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100th birthday of Mieczyslaw Weinberg on December 8, 2019.
Renate Eggbrecht has recorded all 3 violin Sonatas


 

Recordings of the Month

June


Beethoven String Quartets


Produzioni Armoniche


Seven Symphonic Poems


Shostakovich VC1 Baiba Skride
Tchaikovsky Symph 5 Nelsons


Vivaldi Violin Concertos

 

May


Beethoven Piano Concertos


Stradal Transcriptions


LOSY Note d’oro


Scarlatti Sonatas Vol 2



Availability
HMV Japan

César FRANCK (1822-1890)
Violin Sonata in A major (1886) [27:48]
Johannes BRAHMS (1833-97)
Violin Sonata No. 1 in G major, Op. 78 (1878-79) [28:02]
Fumiaki Miura (violin)
Nobuyuki Tsujii (piano)
rec.  2017-18, Teldex Studio, Berlin
AVEX CLASSICS AVCL25991 [56:02]

Still only in his twenties, the Japanese violinist Fumiaki Miura is an outstanding musical artist. I've had the pleasure of reviewing his three previous recordings, featuring concertos by Tchaikovsky and Mendelssohn (review), violin sonatas by Prokofiev (review) and encore pieces (review). Here, he's paired up with the phenomenally talented Japanese pianist and composer Nobuyuki Tsujii. The iridescent beauty of his pianism coupled with Miura’s devotional intensity, make for a heady mix.

César Franck's richly lyrical Violin Sonata is big-boned and deeply passionate. It combines dramatic intensity with rhetorical gesture. The composer wrote it in 1886 and gifted it as a wedding present to the Belgian violinist Eugène Ysaÿe. Since that time, its popularity has soared and it has established itself as a war-horse in the violin repertoire. Its demands on the pianist are equally challenging, and any performance's success is dependent on the achievement of a musical union. Despite the stiff competition from the likes of Kyung-Wha Chung and Radu Lupu, Augustin Dumay and Maria-João Pires and Christian Ferras and Pierre Barbizet, just to name three of my favorite pairings, this newcomer can hold its head high. In the opening movement, Miura and Tsujii contour the ebb and flow of the narrative, confidently negotiating the harmonic shifts and tempo variants. The second movement is turbulent and impressively virtuosic. I'm particular taken by the heartfelt anguish of the Recitativo, and the sheer joy and elation with which they approach the finale.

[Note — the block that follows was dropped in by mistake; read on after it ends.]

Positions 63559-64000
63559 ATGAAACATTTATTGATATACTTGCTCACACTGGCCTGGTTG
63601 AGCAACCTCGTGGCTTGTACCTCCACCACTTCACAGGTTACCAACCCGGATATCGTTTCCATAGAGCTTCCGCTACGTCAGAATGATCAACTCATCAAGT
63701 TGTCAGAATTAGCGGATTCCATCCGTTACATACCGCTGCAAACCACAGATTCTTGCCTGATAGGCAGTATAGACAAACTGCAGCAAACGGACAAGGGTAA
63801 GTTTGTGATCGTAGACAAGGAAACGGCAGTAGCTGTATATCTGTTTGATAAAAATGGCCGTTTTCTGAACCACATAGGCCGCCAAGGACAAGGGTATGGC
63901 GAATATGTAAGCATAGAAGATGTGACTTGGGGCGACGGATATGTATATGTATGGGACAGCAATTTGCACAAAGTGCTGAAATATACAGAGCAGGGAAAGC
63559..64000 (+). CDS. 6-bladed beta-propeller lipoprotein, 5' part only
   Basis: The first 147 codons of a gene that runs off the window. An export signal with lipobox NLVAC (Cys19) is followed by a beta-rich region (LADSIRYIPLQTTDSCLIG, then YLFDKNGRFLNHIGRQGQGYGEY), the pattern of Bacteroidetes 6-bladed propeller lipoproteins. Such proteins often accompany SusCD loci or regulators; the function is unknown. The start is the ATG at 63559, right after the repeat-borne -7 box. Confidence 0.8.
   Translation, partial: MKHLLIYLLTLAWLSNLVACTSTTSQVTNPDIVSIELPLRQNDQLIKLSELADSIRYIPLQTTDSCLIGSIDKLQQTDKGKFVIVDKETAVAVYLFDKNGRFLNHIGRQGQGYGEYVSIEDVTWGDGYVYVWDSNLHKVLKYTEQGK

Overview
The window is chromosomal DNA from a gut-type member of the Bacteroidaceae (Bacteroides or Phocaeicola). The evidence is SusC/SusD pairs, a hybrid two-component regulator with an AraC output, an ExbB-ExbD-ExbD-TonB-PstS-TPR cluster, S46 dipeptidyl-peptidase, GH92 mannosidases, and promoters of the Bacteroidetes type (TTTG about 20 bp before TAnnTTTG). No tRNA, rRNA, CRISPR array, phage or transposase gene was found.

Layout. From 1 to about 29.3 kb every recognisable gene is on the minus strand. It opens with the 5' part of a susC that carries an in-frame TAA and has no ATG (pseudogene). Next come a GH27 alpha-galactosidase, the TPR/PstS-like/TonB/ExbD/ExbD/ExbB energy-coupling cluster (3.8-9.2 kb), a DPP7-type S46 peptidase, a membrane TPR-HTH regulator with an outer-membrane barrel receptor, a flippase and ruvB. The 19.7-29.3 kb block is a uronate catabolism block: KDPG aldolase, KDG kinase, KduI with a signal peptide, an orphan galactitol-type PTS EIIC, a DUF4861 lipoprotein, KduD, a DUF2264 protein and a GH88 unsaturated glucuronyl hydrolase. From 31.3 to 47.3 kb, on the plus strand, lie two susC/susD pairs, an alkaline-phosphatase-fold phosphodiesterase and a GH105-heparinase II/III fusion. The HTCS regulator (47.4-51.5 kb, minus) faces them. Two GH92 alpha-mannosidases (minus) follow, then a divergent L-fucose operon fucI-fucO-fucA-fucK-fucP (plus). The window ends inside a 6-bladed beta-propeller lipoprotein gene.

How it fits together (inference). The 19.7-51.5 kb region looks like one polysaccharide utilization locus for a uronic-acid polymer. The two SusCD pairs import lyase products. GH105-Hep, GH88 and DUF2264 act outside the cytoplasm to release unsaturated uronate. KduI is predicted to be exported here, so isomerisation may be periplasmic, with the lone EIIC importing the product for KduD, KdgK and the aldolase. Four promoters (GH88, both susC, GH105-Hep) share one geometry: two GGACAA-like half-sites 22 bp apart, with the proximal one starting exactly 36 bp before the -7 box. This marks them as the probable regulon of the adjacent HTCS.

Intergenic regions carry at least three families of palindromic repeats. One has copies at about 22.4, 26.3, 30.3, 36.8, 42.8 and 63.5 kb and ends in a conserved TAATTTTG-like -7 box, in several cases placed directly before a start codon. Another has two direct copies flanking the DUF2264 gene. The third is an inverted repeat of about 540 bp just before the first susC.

The inclusion of the Brahms Violin Sonata No. 1 is apposite, as beguiling lyricism likewise permeates the score. Miura's warm, burnished tone is ideal for this music. The opening movement's gentle, bucolic charm is eloquently conveyed. The Adagio, which follows, is played with unfeigned sincerity and radiant fragility, and there's nobility of gesture in the passionate moments of the ‘Regenlied’ finale.

Over the summer of 2018, Miura and Tsujii toured Japan together; their concerts sold out and received enthusiastic acclaim. This is the duo’s debut album, and Avex Classics have done them proud with a sympathetic venue, conferring an attractive bloom to the sound. Added to this, instrumental balance is second to none. I sincerely hope this will be the start of many recording collaborations. Fumiaki Miura plays a 1704 Stradivarius loaned by the Munetsugu Foundation.

Stephen Greenbank



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